Microsoft Acquires Cycle Computing

Microsoft Acquires Cycle Computing to Bulk Up its HPC Cloud Services hopes business applications will grow bigger and cloudier.

Microsoft has snapped up a high-performance computing (HPC) company in its quest to cloudify practically all types of enterprise workloads. The Redmond, Wash. IT vendor has acquired HPC company Cycle Computing for an undisclosed amount, the companies said on Aug. 15.

The deal, along with the GreenButton deal of 2014, adds to the company's technology portfolio to make it more competitive in the increasingly crowded  market for enterprise cloud services.

"The cloud war is on but it's not about price. Its more about providing services and solutions to help solve complex problems. We are not talking about development environments anymore; this is more about real workloads moving into the cloud, causing a huge demand for managed services," Adnan Raja, vice president of marketing at cloud hosting provider Atlantic.Net, told.

Cycle Computing, a charter member of the Cloud Native Computing Foundation, specializes in cloud orchestration software that enables organizations to run compute-intensive workloads, or Big Compute as Microsoft terms it, on cloud computing infrastructures. Before cloud-based HPC, such workloads typically required the use to expensive supercomputers or clusters.

Without naming names, Cycle Computing claims that its customers are among the top five life insurance companies and the top ten pharmaceutical and biotech firms, among other corporate giants. Last year, Dell tapped Cycle Computing for a proof-of-concept that demonstrated an HPC-as-a-service with hybrid cloud management capabilities.

Today, Cycle Computing is the latest example of cloud consolidation.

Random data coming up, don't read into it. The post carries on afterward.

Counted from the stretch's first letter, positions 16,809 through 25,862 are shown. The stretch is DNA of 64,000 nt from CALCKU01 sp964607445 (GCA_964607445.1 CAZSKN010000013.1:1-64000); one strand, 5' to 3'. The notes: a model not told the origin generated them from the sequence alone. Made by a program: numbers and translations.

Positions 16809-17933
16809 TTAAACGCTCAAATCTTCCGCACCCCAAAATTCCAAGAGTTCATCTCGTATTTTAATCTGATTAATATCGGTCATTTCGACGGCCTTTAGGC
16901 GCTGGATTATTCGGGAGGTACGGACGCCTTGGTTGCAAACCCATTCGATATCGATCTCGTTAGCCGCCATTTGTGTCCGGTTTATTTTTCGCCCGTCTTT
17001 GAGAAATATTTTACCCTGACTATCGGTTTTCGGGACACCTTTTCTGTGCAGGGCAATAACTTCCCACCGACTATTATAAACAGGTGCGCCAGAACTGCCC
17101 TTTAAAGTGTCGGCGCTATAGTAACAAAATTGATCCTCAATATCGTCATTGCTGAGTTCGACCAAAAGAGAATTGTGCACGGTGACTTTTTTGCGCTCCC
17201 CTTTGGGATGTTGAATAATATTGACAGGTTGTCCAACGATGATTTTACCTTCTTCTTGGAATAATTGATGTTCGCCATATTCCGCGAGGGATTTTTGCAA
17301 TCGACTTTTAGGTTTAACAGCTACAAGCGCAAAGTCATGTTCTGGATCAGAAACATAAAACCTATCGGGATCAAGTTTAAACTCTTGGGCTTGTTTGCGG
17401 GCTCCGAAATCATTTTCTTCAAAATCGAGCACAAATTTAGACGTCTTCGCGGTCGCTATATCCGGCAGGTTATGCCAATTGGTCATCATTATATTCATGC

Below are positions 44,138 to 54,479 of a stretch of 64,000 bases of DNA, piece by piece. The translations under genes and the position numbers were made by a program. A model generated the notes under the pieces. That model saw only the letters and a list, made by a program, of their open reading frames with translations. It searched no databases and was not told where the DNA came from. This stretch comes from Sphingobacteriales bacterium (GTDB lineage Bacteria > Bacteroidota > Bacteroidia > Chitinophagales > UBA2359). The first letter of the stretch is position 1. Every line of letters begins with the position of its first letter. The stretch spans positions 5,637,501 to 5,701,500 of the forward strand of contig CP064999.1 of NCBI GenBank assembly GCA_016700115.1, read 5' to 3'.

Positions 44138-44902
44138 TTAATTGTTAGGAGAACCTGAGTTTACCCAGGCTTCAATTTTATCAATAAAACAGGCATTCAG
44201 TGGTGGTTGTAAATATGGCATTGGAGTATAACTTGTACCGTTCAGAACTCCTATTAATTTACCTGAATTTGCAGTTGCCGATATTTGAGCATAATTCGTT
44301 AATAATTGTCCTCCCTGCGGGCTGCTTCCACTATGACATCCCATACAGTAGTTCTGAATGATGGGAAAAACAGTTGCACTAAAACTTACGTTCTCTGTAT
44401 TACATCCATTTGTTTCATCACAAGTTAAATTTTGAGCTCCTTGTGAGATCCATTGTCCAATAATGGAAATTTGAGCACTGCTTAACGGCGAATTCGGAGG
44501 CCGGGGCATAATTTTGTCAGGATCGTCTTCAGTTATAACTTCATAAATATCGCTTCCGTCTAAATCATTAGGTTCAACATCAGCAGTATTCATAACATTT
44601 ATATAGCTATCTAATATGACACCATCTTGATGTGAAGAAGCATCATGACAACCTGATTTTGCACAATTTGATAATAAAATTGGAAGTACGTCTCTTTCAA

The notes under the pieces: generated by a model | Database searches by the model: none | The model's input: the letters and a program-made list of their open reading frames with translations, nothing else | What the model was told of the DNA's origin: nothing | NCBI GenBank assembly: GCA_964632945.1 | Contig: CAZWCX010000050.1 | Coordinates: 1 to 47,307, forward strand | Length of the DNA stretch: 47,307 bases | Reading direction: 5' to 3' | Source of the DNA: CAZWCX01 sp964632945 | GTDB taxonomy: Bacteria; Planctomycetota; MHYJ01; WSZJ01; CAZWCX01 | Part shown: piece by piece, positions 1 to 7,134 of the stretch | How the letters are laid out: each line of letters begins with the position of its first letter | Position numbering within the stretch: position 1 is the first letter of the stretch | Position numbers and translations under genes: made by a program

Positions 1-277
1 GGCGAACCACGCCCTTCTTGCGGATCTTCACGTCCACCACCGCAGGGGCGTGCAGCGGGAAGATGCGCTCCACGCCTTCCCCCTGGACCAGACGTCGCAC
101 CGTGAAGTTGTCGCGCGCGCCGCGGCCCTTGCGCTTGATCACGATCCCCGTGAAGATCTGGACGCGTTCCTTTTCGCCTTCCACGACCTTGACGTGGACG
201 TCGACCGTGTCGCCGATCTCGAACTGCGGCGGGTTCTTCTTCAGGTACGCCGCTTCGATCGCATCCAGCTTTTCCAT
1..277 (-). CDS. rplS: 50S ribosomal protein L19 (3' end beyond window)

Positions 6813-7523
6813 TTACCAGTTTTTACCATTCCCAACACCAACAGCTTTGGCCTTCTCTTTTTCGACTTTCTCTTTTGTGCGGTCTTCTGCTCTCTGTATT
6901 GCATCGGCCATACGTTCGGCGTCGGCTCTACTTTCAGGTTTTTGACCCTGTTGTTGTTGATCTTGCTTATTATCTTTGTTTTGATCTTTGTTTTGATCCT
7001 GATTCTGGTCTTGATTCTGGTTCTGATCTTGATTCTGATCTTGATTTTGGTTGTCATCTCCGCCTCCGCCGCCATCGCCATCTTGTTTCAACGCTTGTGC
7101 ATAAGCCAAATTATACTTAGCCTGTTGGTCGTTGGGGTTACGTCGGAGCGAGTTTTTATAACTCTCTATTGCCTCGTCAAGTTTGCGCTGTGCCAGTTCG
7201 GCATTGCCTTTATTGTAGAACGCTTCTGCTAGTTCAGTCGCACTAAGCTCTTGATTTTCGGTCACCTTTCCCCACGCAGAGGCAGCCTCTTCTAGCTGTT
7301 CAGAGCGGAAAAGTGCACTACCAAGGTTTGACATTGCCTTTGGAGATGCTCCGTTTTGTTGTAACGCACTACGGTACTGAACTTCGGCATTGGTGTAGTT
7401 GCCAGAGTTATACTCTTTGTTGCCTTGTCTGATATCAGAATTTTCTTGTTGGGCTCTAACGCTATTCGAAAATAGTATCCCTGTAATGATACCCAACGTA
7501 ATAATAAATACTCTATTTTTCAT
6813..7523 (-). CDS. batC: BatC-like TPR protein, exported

"Microsoft's acquisition is a perfect example of where the industry is headed, with competitive landscape of a very few specialized cloud providers," added Raja. "This acquisition shows how serious the competition is and consolidation is happening at a rapid pace. But competition is always good and healthy for the industry."

In his announcement, Jason Zander, corporate vice president of Microsoft Azure, said his company's extensive global cloud and Cycle Computing's expertise in enabling massively scalable applications not only opens up new possibilities, but will make more HPC accessible to customers. "Their technology will further enhance our support of Linux HPC workloads and make it easier to extend on-premise workloads to the cloud," he added.

The Cycle Computing buy aside, Microsoft has been steadily expanding its cloud HPC portfolio.

In 2015, the company announced Azure virtual machines that support Linux Remote Direct Memory Access (RDMA) with Intel Message Passing Interface (MPI), allowing workloads to better capitalize on the company's InfiniBand network for high-throughput, low-latency performance. Last year, the company released Batch Shipyard v.1 under its Azure Big Compute suite, allowing customers to quickly deploy batch-style, Dockerized workloads on the company's Azure Batch compute management and job scheduling service (itself based on the company's acquisition of GreenButton).

The technology giant faces some competition in its bid to bring HPC to the masses, however.

In May, supercomputer maker Cray announced it had partnered with cloud provider Markley, offering the HPC capabilities of its Urika-GX appliances as an infrastructure-as-a-service (IaaS) offering. Beyond Markley, the storied supercomputer vendor is exploring other ways of bringing its innovations to market.

Credit eWEEK

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